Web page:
The Calithumpians, a Fredericton-based theatre group, are reaching out to the public after losing its primary source of income during the COVID-19 pandemic. (Submitted: Will Pacey)

The Calithumpians, a theatre group based out of Fredericton, reached out to the public after losing its primary source of income during the COVID-19 pandemic. On Jan. 5, they started a GoFundMe to keep the group afloat during the pandemic. 

Will Pacey is the artistic director of the Calithumpians. He said the Calithumpians audience was down by 75 per cent.

“We lost a lot of revenue because of the tourist population sort of dwindling,” said Pacey.

As a non-profit theatre company, the Calithumpians gain support through provincial and federal grants. During their summer season, they received some help, but Pacey said they considered all of their financial options, including a GoFundMe campaign. This was an idea they had for a few years.

“There was a lot of decision making that went into it behind the scenes, you know, ‘Is this appropriate?’ kind of thing,” said Pacey. “Everybody’s struggling this year.”

He shared the GoFundMe on Facebook, explaining their situation and how the public can help.

“We’ve had a lot of really great support from former Calithumpians, friends and family of former Calithumpians, people who’ve come to our shows for years and years and people who just want to donate out of the kindness of their hearts,” said Pacey.

This year marked the Calithumpians’ 40th anniversary of producing free, family-friendly entertainment. In 1981, Pacey’s father Peter began outdoor summer theatre, now known as the Calithumpians, entertaining audiences in Fredericton’s historic downtown and throughout New Brunswick.

Now, his son is working to keep the Calithumpians alive in a pandemic.

Pacey said they are grateful for the outcome from the encouraging messages, people sharing the campaign on social media and hearing how valued and supported they are.

“To see the support from the community [and] from people who have been to our shows over all these years really does mean the world,” said Pacey.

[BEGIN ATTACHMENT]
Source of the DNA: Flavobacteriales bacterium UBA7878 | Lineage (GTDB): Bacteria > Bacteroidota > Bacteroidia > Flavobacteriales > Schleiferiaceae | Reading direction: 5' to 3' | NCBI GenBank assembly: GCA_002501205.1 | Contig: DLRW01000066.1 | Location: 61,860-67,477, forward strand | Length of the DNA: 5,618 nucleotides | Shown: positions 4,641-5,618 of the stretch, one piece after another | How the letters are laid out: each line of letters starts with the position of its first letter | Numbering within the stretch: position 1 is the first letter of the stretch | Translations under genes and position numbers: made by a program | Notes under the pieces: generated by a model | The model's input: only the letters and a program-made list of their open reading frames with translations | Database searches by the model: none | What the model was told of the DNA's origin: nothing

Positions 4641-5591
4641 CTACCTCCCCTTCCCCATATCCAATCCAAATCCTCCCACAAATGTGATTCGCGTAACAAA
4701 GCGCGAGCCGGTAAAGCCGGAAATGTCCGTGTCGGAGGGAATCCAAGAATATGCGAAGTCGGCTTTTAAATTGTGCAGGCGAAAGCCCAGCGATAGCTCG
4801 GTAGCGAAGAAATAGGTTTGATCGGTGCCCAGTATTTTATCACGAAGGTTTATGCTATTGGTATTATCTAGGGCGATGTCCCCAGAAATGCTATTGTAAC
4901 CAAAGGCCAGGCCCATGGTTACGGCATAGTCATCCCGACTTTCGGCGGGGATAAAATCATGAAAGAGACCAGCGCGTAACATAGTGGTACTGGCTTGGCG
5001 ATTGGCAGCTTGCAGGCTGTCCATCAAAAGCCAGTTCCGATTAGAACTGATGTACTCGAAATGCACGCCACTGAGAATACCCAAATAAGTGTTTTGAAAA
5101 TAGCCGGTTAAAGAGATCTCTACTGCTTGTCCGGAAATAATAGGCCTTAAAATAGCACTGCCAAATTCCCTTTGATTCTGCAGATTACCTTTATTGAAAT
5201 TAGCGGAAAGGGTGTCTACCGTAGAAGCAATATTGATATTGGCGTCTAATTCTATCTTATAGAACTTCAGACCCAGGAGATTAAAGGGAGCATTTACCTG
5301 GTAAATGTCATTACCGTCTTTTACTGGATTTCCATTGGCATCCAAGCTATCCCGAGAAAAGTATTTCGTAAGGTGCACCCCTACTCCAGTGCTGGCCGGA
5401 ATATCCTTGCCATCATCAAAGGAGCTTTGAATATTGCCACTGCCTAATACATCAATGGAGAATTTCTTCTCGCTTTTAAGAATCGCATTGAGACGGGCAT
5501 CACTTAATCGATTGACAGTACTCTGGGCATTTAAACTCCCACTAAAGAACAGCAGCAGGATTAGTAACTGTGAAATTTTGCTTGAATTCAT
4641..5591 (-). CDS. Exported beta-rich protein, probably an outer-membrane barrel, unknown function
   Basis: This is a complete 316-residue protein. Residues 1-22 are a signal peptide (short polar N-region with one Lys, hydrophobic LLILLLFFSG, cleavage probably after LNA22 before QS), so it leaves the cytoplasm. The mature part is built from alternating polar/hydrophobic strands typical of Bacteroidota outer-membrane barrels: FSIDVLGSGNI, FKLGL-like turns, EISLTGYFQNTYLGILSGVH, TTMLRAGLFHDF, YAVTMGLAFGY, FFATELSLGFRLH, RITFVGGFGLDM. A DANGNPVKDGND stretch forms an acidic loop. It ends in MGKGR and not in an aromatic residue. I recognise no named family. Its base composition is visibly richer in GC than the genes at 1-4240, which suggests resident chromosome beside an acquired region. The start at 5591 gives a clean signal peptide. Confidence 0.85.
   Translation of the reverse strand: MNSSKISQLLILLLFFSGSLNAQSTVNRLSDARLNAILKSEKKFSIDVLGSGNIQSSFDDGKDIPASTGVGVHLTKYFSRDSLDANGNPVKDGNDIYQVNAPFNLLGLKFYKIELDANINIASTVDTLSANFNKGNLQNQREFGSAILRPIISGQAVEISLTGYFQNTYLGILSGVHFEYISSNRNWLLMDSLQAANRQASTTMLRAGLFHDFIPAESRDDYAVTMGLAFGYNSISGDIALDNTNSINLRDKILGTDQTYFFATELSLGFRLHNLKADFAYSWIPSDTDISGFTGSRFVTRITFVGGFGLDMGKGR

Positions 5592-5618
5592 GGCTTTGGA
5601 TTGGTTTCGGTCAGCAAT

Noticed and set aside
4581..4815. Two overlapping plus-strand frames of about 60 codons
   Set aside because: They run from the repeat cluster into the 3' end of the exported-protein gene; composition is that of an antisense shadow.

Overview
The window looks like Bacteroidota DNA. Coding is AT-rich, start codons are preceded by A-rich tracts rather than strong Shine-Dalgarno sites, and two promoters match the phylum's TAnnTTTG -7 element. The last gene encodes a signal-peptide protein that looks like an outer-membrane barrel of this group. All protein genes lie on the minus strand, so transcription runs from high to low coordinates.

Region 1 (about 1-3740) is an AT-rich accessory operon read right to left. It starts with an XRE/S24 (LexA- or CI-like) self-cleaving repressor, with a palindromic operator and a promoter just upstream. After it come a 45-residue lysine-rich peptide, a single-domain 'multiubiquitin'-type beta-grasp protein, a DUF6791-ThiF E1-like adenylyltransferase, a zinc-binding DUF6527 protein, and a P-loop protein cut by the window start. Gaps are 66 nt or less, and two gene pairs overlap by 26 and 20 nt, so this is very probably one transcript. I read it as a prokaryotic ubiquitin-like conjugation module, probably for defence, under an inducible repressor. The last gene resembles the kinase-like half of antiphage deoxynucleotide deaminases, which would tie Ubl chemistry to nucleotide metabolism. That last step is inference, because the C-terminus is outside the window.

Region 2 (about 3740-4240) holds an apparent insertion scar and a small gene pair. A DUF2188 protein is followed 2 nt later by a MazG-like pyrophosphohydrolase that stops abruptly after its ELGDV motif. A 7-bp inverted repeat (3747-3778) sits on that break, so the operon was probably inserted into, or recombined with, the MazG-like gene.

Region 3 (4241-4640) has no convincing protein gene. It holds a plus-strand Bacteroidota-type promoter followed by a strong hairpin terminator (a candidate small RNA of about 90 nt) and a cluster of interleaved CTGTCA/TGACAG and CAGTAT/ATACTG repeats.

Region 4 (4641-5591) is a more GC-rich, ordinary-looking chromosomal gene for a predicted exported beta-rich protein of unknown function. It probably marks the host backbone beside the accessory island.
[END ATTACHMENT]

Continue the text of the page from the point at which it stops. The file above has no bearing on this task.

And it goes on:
Their performances began with a focus on Canadian poetry and folk music, but they have grown into a larger company over the years. They discuss social issues in their plays, offer drama camps for youth, haunted hikes, walking and motorcoach tours and perform at schools, all while using a comical yet educational approach. 

Will Pacey, the artistic director of the Calithumpians, stands next to what used to be the troupe’s performance space in this file photo. (Caitlin Dutt/AQ)

At the start of the COVID-19 pandemic last March, the Calithumpians toured schools throughout the province. They were at Seaside Park Elementary School in Saint John, which ended up being their last ordinary performance.

“We had to lay our workers off. We didn’t really know what to do,” said Pacey. “Everything seemed pretty hopeless, but we’ve been really lucky to be able to create and collaborate during this time.”

He said they questioned if their summer season would be possible. The guardhouse, which is their historical interpretation centre in downtown Fredericton, couldn’t open due to its small capacity. With this playing a great role in their summer season, Pacey said it was a loss.

But when the Atlantic bubble opened, they could continue most of their seasonal events like performances and drama day camps, with added safety procedures.

“We felt we had a successful [summer] season all in all and we felt really supported by the community,” said Pacey.

As the months advanced, so did the pandemic.

Pacey said they began the fall months preparing for another offseason typically centred around school performances. While still having their Halloween hike, indoor performances were cancelled and they had to rethink a virtual method for schools.

They began creating video packages, educational bundles and lesson plans to send to teachers. These included clips of scenes from old shows and new acts that they filmed and strung together.

The Calithumpians are now working on a collaborative children’s book series with Herman’s Monster House Publishing, run by former Calithumpian Paul McAllister. Pacey said they have been in contact about the tentative likelihood of opening the guardhouse as well. 

The communal support, said Pacey, is very significant right now due to losing their usual opportunities to connect with their audiences in person.

“It reconnects you to that time that you shared together.”